Former ‘SNL’ star to perform at Casino
February 20, 2013
His biography is titled “I’m Not High.” His second comedy special is called “Let’s Clear the Air,” which he opens with the line, “If you’ve never seen me before, this is the way I look all the time.”
And yet Jim Breuer, the sleepy-eyed comedian from Long Island coming to the Snoqualmie Casino on Feb. 24, said most people still believe he is on his best kite impersonation when they encounter him.
“Oh, yeah, of course. People still think I’m baked,” Breuer said in an interview from California.
Breuer first achieved national recognition on “Saturday Night Live” in the late 1990s with characters like “Goat Boy” and an impersonation of actor Joe Pesci. Comedy Central picked the longtime standup comedian as one of the top 100 comics of all time.
He also starred alongside Dave Chappelle in the 1998 stoner flick “Half-Baked.”
Movie title nonetheless, Breuer’s routine has morphed over the years into strictly family-friendly fare, perhaps as a reflection on his status as a family man, married since 1993, caring for three daughters and his elderly dad.
That status also affects his scheduling. He chatted with the Star at 6:30 a.m., so he could take his children to school. And his tour calendar only has weekend dates this year.
“To me, doing a Friday-Saturday is a break from Thursday-Friday-Saturday-Sunday-Monday, off Tuesday, off Wednesday, Thursday-Friday-Saturday-Sunday,” he said.
Ten- or 14-day runs weren’t uncommon in years past, he added.
As for losing fans of his earlier, edgier, saltier comedy, Breuer said it’s a trade-off he does not mind.
“If the price is a filthier crowd doesn’t like me, that’s fine,” he said. “I’ve gained what I think is important in life in general, and which I feel we’re losing more and more, and that’s laughing at our lives, our family situations, our struggles.”
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Often, Breuer said, people come to him after shows and tell him his humor is reflecting their life. People say things like “I feel like you live in our house,” Breuer said.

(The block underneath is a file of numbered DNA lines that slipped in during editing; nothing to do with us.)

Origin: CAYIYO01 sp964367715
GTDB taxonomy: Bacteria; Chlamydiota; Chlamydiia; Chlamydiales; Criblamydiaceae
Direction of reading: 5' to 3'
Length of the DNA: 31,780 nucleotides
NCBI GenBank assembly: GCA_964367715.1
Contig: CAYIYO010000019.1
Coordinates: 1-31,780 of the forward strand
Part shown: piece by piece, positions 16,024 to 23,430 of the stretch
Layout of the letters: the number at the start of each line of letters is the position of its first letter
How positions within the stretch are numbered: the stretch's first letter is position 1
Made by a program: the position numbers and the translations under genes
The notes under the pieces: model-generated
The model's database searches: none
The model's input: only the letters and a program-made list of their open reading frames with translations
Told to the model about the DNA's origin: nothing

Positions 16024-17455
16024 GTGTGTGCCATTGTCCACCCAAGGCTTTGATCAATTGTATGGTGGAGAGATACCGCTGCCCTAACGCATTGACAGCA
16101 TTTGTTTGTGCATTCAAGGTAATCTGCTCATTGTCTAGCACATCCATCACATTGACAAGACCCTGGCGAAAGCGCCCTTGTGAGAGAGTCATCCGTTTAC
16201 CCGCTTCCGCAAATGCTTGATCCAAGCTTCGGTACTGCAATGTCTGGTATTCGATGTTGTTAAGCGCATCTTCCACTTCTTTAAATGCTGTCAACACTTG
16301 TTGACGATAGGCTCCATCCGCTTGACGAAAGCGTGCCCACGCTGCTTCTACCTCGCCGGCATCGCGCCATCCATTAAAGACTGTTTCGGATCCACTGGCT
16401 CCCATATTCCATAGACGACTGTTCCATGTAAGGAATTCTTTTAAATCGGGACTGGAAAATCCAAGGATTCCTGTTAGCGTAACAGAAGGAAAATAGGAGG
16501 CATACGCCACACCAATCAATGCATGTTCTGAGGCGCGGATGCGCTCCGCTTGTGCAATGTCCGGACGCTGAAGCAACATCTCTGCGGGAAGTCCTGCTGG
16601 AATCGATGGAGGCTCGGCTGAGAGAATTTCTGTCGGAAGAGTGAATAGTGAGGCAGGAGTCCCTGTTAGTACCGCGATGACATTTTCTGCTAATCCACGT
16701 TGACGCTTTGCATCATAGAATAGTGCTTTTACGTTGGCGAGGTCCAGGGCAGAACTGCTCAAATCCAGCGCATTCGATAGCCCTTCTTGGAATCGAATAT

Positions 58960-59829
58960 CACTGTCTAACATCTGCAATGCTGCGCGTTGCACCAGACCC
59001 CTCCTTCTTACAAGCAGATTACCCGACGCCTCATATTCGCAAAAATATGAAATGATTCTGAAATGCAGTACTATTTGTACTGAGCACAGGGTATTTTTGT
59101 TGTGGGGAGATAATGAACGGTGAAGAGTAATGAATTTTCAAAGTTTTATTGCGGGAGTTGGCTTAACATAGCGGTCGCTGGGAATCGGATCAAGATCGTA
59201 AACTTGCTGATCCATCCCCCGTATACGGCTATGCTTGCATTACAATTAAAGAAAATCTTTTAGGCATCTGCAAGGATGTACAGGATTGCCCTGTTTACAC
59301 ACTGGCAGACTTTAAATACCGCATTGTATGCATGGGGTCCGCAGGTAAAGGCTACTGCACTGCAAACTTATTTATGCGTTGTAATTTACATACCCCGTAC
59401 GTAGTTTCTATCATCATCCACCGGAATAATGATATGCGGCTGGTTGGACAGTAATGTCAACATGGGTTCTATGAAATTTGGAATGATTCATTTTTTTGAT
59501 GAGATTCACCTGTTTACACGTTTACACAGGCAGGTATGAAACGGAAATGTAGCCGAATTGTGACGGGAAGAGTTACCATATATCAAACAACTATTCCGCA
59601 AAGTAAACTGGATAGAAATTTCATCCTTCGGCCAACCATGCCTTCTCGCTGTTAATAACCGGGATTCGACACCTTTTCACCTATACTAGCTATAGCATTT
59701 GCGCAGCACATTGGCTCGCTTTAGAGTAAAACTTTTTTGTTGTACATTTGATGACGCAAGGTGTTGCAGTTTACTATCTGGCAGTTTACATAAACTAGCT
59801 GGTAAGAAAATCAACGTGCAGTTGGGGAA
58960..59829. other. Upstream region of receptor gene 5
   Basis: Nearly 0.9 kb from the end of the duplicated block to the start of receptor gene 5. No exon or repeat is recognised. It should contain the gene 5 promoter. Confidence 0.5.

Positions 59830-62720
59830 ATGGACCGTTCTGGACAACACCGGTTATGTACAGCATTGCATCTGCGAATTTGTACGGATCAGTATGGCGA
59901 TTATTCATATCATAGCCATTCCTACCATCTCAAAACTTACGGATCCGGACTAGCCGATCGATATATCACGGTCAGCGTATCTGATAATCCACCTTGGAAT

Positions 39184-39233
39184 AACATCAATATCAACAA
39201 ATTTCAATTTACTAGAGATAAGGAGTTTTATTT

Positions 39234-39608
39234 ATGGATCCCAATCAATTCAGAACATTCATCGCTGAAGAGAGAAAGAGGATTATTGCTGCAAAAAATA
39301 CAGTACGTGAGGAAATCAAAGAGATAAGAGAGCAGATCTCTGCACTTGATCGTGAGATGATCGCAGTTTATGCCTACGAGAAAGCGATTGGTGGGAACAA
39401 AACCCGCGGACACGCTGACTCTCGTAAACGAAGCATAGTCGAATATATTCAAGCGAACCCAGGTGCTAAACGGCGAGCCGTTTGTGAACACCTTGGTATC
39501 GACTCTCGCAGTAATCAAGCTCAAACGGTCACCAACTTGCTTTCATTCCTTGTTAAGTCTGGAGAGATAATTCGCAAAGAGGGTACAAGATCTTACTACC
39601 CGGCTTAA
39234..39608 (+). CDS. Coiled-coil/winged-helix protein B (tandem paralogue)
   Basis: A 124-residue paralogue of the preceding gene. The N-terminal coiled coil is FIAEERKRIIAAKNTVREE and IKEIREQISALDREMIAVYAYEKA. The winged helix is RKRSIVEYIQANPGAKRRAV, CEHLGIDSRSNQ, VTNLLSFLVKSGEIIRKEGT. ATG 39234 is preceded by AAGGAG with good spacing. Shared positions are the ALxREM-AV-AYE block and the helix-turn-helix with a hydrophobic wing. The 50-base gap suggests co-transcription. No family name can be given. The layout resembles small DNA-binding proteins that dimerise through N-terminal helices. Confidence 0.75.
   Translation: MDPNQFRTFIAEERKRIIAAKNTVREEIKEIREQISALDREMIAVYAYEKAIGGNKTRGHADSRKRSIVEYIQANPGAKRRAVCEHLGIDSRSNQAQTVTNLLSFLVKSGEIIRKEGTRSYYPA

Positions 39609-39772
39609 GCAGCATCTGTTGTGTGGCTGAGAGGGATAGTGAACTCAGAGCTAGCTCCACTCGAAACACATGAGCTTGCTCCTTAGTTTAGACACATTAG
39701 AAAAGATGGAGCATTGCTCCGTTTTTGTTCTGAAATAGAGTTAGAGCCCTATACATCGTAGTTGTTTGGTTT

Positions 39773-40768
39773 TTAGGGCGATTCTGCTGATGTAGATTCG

Besides his standup act, Breuer created the documentary “More Than Me” about the life of his father, a World War II veteran.
“I kind of studied his life and his history and all that,” he said. “He’s more of a powerful man than I ever knew.”
Breuer’s dad had a tough childhood. The title of the documentary comes from his father’s desire to see Breuer succeed.
The movie, which tells the story of Breuer taking his 84-year-old father on tour with him, is available on iTunes. Men who fought in World War II are notoriously stoic, so getting answers from Dad wasn’t easy, he said.
“Once I asked him, ‘Dad, which battle was the worst?’” Breuer said. “He said, ‘They were all the worst.’”
Sharing his story and his dad’s hits a spot with his comedy crowds, he said.
“There’s nothing more rewarding for me than after a show, when I see a couple my age and they say, ‘I brought my mom and dad. My dad is 75. I don’t think I’ve seen him laugh in 20 years.’ If I can do that for one or two families, I know I’ve accomplished something in life.”
Now, if he could just get people to stop thinking he’s high. Then again, maybe not.
“I think that was a brilliant plan on the gods that made me,” he said. “Because the expectation level was already below zero for me. I can only go up when I walk around with that look.
“You know what’s really cool? A lot of people would judge you or think less of you in conversation, and then what would happen is they would go, ‘Oh my gosh, I didn’t expect an intelligent human being to be speaking.’ I enjoy that a lot.”